How a Little Richard Song Inspired Led Zeppelin’s ‘Rock and Roll’

If you trace the influences of various rock ‘n’ roll bands through the ’60s and ’70s, most roots will lead back to Little Richard. Led Zeppelin were no exception.

“My preoccupation as a very young early teenager was a music form that I might have missed. … If I had missed it, I would never have sung,” Robert Plant said in 2015. As a teen in the British Midlands, he spent countless hours discovering music being made in the U.S. “If I hadn’t heard the Howlin’ Wolf, Robert Johnson, Little Richard music, I wouldn’t have been drawn to music. Most of the music we [in England] were surrounded by was slush, without any commitment. … I was born again and saved and reincarnated by American music.”

Plant wasn’t alone. All four members of Led Zeppelin were enthralled by Little Richard’s electrifying music style and stage persona. Even the instruments surrounding Little Richard had a certain irresistible charm. Bassist John Paul Jones snagged a very special Gibson “violin” bass he used on Led Zeppelin III. “The one I have went through Little Richard’s band, then through James Brown’s band before arriving in England,” Jones said. “In fact, I saw it on an old movie clip of Little Richard.”

In 1971, as the band prepped its fourth album, Led Zeppelin IV, in 1971, it hit a roadblock while working on “Four Sticks.” Frustrated, they decided to leave the song alone for a while. “If the track isn’t happening and it starts creating a psychological barrier, even after an hour or two, then you should stop and do something else – go to the pub or a restaurant or something,” guitarist Jimmy Page said in the 2012 book Light & Shade: Conversations With Jimmy Page. “Or play another song.”

Drummer John Bonham opted for the latter. He spontaneously broke into the opening drum bit of the Little Richard song “Keep a Knockin’.” Page fell into the groove next on his 1959 Les Paul, playing an old-school, Chuck Berry-style riff. Jones and Plant also chimed in with off-the-cuff ideas. “Stop,” Page recalled saying. “Let’s work on this.”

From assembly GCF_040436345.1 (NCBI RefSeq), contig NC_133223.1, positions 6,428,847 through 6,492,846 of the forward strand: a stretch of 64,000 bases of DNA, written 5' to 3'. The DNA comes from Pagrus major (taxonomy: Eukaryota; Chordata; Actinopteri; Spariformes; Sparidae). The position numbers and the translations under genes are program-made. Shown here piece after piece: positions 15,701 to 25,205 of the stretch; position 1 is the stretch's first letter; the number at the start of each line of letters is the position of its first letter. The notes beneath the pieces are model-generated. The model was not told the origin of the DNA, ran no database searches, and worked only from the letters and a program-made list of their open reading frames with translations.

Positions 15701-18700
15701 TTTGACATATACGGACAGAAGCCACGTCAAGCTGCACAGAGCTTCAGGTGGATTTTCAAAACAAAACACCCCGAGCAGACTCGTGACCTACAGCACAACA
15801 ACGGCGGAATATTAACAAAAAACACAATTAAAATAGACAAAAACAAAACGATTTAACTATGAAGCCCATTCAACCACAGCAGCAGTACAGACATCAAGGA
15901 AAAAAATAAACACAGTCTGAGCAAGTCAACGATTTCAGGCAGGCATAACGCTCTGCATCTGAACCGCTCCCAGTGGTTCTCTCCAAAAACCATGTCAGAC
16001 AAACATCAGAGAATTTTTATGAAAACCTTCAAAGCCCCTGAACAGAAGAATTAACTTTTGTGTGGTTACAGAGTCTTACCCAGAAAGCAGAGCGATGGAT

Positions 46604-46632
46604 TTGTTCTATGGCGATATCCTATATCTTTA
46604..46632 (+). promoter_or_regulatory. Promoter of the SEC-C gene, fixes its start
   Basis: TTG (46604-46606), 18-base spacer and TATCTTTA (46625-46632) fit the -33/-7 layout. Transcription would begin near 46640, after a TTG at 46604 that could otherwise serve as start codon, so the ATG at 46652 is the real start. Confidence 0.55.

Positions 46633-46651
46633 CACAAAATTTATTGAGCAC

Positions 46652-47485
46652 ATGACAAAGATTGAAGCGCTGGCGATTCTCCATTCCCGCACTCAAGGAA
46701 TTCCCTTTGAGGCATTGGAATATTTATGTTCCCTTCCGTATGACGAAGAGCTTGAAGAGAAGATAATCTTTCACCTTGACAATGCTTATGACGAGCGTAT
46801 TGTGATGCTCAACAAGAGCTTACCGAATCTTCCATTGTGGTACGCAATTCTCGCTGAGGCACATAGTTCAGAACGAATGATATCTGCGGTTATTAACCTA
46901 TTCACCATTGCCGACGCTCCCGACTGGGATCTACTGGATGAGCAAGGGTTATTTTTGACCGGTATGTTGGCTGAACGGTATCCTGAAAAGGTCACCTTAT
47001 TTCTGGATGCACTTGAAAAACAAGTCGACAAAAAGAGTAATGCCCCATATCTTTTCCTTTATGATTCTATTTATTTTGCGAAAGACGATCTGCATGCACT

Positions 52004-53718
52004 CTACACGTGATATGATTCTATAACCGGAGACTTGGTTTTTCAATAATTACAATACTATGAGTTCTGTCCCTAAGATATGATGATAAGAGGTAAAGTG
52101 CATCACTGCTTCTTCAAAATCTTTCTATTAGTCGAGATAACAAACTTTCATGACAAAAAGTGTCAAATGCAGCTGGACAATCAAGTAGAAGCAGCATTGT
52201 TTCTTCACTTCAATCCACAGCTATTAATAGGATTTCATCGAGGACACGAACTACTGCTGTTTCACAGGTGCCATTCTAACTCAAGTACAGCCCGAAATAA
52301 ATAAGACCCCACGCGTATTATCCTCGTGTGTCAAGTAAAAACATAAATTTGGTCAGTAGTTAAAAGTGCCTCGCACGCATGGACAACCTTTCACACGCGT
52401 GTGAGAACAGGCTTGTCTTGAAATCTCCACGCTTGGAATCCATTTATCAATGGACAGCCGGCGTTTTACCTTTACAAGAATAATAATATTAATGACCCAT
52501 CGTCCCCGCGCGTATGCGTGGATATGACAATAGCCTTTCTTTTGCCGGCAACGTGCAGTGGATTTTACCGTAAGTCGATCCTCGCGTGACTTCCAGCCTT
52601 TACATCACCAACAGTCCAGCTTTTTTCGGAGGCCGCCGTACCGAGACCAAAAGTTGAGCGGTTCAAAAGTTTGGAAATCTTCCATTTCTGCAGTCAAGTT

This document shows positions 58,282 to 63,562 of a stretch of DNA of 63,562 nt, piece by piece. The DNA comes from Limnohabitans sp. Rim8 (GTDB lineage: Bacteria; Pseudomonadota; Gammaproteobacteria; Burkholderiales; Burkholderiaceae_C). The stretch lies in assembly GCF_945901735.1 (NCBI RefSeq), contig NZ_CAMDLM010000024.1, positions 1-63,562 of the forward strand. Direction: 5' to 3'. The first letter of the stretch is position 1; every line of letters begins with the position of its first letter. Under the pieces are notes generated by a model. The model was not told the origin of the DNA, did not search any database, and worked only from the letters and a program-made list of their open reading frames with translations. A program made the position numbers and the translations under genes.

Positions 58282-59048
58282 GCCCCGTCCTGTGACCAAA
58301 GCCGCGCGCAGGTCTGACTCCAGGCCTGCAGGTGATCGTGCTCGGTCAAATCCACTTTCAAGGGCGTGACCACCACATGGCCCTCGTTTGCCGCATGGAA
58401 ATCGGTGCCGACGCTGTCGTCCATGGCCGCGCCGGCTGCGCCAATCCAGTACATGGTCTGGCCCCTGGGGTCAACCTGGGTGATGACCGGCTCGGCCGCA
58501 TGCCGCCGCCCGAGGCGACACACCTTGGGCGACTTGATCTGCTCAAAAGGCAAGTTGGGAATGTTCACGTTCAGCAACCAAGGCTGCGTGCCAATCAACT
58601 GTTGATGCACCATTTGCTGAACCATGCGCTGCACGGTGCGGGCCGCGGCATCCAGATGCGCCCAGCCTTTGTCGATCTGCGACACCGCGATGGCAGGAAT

Listen to Little Richard’s ‘Keep a Knockin”

“It actually ground to a halt after about 12 bars,” Page said in 1977. “But it was enough to know that there was enough of a number there to keep working on it.”

Within about a half hour, the bones of the new song were intact, with the shuffling drum intro still in place. “That’s how it was going back then,” Page recalled. “If something felt right, we didn’t question it. If something really magical is coming through, then you follow it. It was all part of the process. We had to explore, we had to delve. We tried to take advantage of everything that was being offered to us.”

One of those offerings came in the form of Ian Stewart, the Rolling Stones keyboardist who was on hand in case of any mechanical issues with the band’s Mobile Studio, which Led Zeppelin were using to record at their country house in England, Headley Grange. Stewart stepped in for Jones, who usually played piano on Zeppelin records, and his boogie-woogie 16th-note rhythm — similar to the one heard in Little Richard’s “Keep a Knockin'” — cut through Bonham’s heavy cymbals and Page’s dirty guitar riff just enough. “When you have the chance to use a master at a specific style,” Page said, “you just step back and enjoy what comes out.”

Watch Led Zeppelin Perform ‘Rock and Roll’ 

The lyrics Plant added also paid tribute to ’50s rock ‘n’ roll. “It’s been a long time since I did the stroll,” Plant sings, referencing the dance and song “The Stroll.” Later he sings, “It’s been a long time since the book of love,” a nod to the Monotones’ 1958 doo-wop hit “Book of Love.”

Led Zeppelin’s new song was originally called “It’s Been a Long Time” but was eventually changed to the more straightforward “Rock and Roll.” It’s the second song on Side One of the 1971 classic Led Zeppelin IV. Some critics accused Zeppelin of leaning too heavily on acoustic folk music on their previous album, Led Zeppelin III. “Rock and Roll” was their defiant reply.

“We just thought rock ‘n’ roll needed to be taken on again,” Plant told Creem in 1988. “I was finally in a really successful band, and we felt it was time for actually kicking ass. It wasn’t an intellectual thing, ’cause we didn’t have time for that – we just wanted to let it all come flooding out. It was a very animal thing, a hellishly powerful thing, what we were doing.”

Led Zeppelin Albums Ranked

Counting down every canonical Led Zeppelin album, from worst (relatively speaking, of course) to best. 

Source: Ultimate Classic Rock

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